This Diet Is Bananas

You know the New Year has officially begun when the gym is Thanksgiving Day-packed, enough women are lined up for the locker room scale to make you think you’re in CostCo, and ads for the Taco Bell Drive-Thru Diet and the Dole Banana Diet are popping up like a bad case of shingles. That’s right, step aside, Subway – and take that Jared guy with you – because there’s a new fast food diet shiller in town. Christine Dougherty says she lost 54 pounds on the newest diet plan, brought to you by the creators of the Fourth Meal. Their Drive-Thru Diet offers seven items with less than 9 grams of fat each  (most of the Fresco items achieve their lower-cal status by swapping out shredded cheese and sauce for naturally waistline-friendly salsa.) Admittedly, some of the goodies sound pretty doable – the Fresco Bean Burrito, at 340 calories and 8 grams of fat, is similar, nutritionally, to many “healthier” frozen burritos, and who doesn’t love a Chicken Soft Taco? (170 calories, 4 grams of fat). But the way I remember Taco Bell, the way to order was more like, “I’ll take a Gordita Supreme, a Nacho Bellgrande, three Grilled Steak Soft Tacos…and a Fresco Bean Burrito” Just one teeny burrito or soft taco may wind up leaving a dieter feeling cheated and even worse than if she had just stuck with a big salad from the office cafeteria. If the thought of looking hot in a bikini while chowing down on a bean burrito is appealing, but the notion of farting your way to the scale every week for weigh-ins sounds less-than-ideal, why not try the Dole Banana Diet? (I don’t have a link to the ad in People Magazine which alerted me to this diet, but it basically looked something like this.) You basically eat two bananas every morning for breakfast, followed by low-calorie meals and snacks for the rest of the day (about 1200-1300/day total – the same as suggested by Taco Bell - and a few hundred of that is on bananas). Not surprisingly, a good amount of the suggested items, like mushrooms, pears, pineapple, baby carrots, fruit cups, bell peppers, raisins, apples and blueberries, are Dole brand. The theory is that bananas contain resistant starch, which ferments in your large intestine, creating byproducts that block conversion of some carbohydrates into fuel. Bananas also contain some fiber, which supports weight loss.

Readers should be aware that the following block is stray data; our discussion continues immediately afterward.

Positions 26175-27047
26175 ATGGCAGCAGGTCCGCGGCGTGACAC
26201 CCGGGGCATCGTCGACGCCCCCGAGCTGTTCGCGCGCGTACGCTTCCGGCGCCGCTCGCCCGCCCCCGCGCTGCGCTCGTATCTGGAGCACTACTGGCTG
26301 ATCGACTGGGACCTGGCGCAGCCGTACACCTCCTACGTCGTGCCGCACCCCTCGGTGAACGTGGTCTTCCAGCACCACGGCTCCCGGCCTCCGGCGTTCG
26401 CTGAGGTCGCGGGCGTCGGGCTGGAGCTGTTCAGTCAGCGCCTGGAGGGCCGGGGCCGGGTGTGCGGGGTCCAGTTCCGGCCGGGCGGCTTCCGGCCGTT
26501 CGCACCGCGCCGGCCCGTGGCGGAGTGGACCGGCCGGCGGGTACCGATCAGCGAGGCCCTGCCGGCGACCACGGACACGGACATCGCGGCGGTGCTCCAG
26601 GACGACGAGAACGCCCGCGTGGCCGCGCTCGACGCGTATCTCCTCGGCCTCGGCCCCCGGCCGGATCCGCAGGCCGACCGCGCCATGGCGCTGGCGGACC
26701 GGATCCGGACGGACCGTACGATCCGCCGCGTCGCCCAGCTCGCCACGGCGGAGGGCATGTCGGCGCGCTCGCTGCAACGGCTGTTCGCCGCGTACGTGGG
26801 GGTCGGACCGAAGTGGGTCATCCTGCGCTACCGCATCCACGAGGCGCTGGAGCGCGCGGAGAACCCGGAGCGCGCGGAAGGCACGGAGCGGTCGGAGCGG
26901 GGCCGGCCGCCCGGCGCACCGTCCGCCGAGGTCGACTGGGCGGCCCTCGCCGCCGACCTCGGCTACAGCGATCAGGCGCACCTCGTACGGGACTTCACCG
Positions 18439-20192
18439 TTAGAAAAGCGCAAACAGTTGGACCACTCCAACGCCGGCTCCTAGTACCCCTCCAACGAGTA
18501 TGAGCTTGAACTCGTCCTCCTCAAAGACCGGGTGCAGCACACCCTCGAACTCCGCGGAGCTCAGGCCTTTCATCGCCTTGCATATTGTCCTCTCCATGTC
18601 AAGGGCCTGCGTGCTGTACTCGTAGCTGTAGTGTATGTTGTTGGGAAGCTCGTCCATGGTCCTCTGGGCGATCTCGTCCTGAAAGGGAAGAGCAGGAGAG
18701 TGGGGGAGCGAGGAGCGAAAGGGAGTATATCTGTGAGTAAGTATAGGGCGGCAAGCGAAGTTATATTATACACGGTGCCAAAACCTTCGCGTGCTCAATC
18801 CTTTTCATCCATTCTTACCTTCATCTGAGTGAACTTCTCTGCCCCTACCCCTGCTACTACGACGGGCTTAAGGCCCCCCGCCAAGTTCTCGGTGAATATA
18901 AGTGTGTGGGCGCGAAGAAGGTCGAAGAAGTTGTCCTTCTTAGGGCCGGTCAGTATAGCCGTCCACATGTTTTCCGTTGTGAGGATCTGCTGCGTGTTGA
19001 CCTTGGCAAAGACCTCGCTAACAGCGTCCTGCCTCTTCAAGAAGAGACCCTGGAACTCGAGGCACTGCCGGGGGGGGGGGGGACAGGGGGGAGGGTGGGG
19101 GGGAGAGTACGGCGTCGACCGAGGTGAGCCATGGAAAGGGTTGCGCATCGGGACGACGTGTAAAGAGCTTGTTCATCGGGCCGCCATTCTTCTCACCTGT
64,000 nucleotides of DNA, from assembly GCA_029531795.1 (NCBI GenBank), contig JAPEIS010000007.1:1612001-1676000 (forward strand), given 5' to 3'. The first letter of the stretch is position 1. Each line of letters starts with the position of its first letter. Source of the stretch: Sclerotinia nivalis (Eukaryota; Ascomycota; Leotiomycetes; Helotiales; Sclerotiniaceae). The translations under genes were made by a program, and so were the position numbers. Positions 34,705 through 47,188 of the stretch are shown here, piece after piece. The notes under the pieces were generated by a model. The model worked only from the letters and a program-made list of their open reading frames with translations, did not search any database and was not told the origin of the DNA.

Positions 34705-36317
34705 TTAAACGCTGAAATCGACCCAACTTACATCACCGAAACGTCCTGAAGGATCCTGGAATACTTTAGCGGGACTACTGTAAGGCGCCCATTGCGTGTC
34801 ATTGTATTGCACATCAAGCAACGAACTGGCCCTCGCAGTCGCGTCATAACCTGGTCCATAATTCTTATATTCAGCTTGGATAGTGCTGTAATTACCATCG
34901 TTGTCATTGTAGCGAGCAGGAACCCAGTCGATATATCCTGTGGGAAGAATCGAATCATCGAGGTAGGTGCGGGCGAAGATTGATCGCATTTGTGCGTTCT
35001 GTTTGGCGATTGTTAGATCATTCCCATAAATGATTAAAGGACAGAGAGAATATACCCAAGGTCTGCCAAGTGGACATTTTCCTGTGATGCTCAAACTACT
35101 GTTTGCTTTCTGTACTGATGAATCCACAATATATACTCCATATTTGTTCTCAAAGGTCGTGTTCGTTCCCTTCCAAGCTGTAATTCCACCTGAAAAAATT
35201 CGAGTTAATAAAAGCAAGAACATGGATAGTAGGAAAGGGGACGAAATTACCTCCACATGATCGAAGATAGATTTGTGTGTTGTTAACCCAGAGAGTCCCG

But my understanding is that for this resistant starch theory to work, the bananas have to be unripe (aka green) and cold. So unless you’re a monkey who doesn’t care if his nanner is green, yellow, bruised or even peeled (or if you’re like my grandpa, who likes his bananas straight from the fridge), these puppies may be difficult to choke down.  Plus, bananas don’t have that much fiber – about 2-4 grams (to be considered a "good" source, a food must have 3.5-4.9 grams of fiber per serving).

Alas, it seems both of these diets are relying on one or two sound nutrition principles and, in the process, making it seem like their featured product is the John Locke of weight loss. (Sorry, you have to be a Lost fan to get that reference – who’s excited for February 2?!) It’s great that Taco Bell now features some healthier items, or than Dole is encouraging people to eat breakfast more regularly. But the boring, unsexy bottom line is always going to be the same: Calories In < Calories Out = Weight Loss. Bean Supreme or not. But brownie points for creativity.

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